G is for Gillingham

Susan Gillingham is one of the best Psalm scholars of our day. She is Fellow and Tutor in theology at Worcester College, Oxford. She became Professor of the Hebrew Bible in 2014. Her work on the Psalms is wide ranging and multi-faceted. This makes her work especially valuable as much scholarship on the Psalms, throughout the twentieth century to the present, has been all too often marred by competing singular approaches. Her significant contributions include: exploring Hebrew poetry [1], the reception of the psalms [2–4] and examining the place of the psalms in Israelite worship.

Here we draw attention to some aspects of her work in relation to Psalms 51. In her reception history commentary [4] she refers to Psalm 51 as ‘The Psalm of Psalms’ because of its rich impact in theology, art, and culture. In this way Gillingham provides credence to the point that our project is attempting to make, that Psalm 51 has been highly significant especially in the medieval period. Indeed, it is no exaggeration to say that in the Middle Ages it became a lens through which the other psalms were read.

Gillingham also notes that at the time the Psalter was being edited for the final time it was given a prominent position. We can see this in the headings of the psalms. For the editors of the Psalter the headings were important. That this is the case is evident in the clear grouping of psalms according to their headings. So, for example, there are three what we might call Davidic psalters:

The First Davidic Psalter: Psalms 3–41
The Second Davidic Psalter: Psalms 51–72
The Third Davidic Psalter: Psalms 138–145

Psalm 51 heads the second David psalter giving it a natural place of prominence. Its heading which alludes to the lowest point in David’s life—including adultery and murder—makes the impact of its position at the head of a Davidic collection greater still. David’s misdeeds will be examined in two further posts in this A–Z project.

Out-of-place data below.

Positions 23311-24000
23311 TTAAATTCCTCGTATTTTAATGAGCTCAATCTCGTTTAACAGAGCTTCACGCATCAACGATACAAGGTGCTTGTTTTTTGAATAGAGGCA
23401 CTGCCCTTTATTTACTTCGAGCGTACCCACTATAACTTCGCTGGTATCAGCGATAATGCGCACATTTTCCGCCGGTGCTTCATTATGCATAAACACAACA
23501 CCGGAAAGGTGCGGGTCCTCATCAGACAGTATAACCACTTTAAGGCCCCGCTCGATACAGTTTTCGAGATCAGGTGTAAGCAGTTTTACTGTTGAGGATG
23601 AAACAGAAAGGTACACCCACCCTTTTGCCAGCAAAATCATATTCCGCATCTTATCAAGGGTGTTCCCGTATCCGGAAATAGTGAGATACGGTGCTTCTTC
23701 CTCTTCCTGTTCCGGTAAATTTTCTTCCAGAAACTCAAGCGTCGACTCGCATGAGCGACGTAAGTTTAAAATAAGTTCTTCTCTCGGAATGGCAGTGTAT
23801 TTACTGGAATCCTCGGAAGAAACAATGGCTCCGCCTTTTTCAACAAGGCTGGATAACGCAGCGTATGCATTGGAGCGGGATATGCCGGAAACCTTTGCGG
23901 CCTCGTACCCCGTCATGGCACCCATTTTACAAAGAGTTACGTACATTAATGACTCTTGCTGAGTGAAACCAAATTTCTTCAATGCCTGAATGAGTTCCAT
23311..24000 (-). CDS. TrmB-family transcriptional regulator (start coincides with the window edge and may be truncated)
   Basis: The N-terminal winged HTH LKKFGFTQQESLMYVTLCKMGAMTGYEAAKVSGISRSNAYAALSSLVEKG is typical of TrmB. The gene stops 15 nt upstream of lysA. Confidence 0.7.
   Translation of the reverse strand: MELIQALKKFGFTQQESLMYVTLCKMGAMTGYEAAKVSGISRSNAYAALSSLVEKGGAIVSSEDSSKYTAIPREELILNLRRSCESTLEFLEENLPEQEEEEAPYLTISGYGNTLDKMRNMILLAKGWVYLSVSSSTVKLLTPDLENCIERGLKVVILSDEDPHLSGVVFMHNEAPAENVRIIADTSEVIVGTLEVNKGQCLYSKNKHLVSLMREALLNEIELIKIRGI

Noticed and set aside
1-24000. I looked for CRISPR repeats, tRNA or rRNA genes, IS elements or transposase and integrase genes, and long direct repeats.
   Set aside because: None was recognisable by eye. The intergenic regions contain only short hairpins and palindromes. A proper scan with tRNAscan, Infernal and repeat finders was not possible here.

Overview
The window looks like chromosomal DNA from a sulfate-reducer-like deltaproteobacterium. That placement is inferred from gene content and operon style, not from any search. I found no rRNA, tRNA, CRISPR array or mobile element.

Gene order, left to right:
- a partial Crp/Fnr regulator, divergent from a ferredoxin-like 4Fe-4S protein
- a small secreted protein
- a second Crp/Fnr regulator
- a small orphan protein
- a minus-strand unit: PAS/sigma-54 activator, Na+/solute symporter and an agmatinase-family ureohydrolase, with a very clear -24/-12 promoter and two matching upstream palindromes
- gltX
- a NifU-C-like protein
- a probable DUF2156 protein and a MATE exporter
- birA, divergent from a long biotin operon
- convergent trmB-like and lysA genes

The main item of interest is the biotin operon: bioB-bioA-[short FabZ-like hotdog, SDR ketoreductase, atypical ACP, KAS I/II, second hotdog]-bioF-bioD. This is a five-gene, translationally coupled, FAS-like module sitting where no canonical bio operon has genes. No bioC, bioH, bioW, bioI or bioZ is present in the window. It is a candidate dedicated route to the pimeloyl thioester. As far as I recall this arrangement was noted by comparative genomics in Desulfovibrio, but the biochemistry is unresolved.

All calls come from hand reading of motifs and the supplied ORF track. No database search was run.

Interestingly, Gillingham makes claims about the biographical heading and the content of The Psalm of Psalms which run counter to much modern scholarship. We will look at these claims in K is for King David.

References

  1. Susan Gillingham, The Poems and Psalms of the Hebrew Bible, Oxford: Oxford University Press, 1994.
  2. Susan Gillingham, Psalms Through the Centuries Volume 1, Oxford: Wiley Blackwell, 2012.
  3. Susan Gillingham, A Journey of Two Psalms: The Reception of Psalms 1 and 2 in Jewish and Christian Tradition, Oxford: Oxford University Press, 2013.
  4. Susan Gillingham, Psalms Through the Centuries Volume 2: A Reception History Commentary on Psalms 1 – 72, Oxford: Wiley Blackwell, 2018
  5. Susan Gillingham, Psalms Through the Centuries Volume 3: A Reception History Commentary on Psalms 73 – 150, Oxford: Wiley Blackwell, 2022.
  6. S. E. Gillingham, ‘The Zion Tradition and the Editing of the Hebrew Psalter’, pp.308–341 in Temple and Worship in Biblical Israel, John Day, London: Burns & Oates, 2005.

Author: PsalterMark

Psalm addict, disciple, son, husband, father, academic, theologian, cacti grower, steam enthusiast and ale drinker

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